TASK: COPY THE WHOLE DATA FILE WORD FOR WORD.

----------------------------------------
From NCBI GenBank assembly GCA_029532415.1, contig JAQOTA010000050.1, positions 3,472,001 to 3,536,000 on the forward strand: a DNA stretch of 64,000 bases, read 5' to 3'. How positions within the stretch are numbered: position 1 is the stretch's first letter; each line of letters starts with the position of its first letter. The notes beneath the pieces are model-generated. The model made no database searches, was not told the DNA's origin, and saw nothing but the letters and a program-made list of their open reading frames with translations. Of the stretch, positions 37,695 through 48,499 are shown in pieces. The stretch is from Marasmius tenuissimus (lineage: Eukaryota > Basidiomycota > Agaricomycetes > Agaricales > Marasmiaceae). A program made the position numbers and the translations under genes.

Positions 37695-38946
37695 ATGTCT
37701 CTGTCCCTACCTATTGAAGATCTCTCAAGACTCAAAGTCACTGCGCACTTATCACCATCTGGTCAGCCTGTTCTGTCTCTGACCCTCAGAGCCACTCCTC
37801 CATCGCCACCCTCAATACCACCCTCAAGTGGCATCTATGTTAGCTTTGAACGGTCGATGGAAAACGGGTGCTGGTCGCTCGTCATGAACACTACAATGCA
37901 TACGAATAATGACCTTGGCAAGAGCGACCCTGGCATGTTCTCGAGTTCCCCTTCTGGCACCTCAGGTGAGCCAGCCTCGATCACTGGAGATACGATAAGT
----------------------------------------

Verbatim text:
From NCBI GenBank assembly GCA_029532415.1, contig JAQOTA010000050.1, positions 3,472,001 to 3,536,000 on the forward strand: a DNA stretch of 64,000 bases, read 5' to 3'. How positions within the stretch are numbered: position 1 is the stretch's first letter; each line of letters starts with the position of its first letter. The notes beneath the pieces are model-generated. The model made no database searches, was not told the DNA's origin, and saw nothing but the letters and a program-made list of their open reading frames with translations. Of the stretch, positions 37,695 through 48,499 are shown in pieces. The stretch is from Marasmius tenuissimus (lineage: Eukaryota > Basidiomycota > Agaricomycetes > Agaricales > Marasmiaceae). A program made the position numbers and the translations under genes.

Positions 37695-38946
37695 ATGTCT
37701 CTGTCCCTACCTATTGAAGATCTCTCAAGACTCAAAGTCACTGCGCACTTATCACCATCTGGTCAGCCTGTTCTGTCTCTGACCCTCAGAGCCACTCCTC
37801 CATCGCCACCCTCAATACCACCCTCAAGTGGCATCTATGTTAGCTTTGAACGGTCGATGGAAAACGGGTGCTGGTCGCTCGTCATGAACACTACAATGCA
37901 TACGAATAATGACCTTGGCAAGAGCGACCCTGGCATGTTCTCGAGTTCCCCTTCTGGCACCTCAGGTGAGCCAGCCTCGATCACTGGAGATACGATAAGT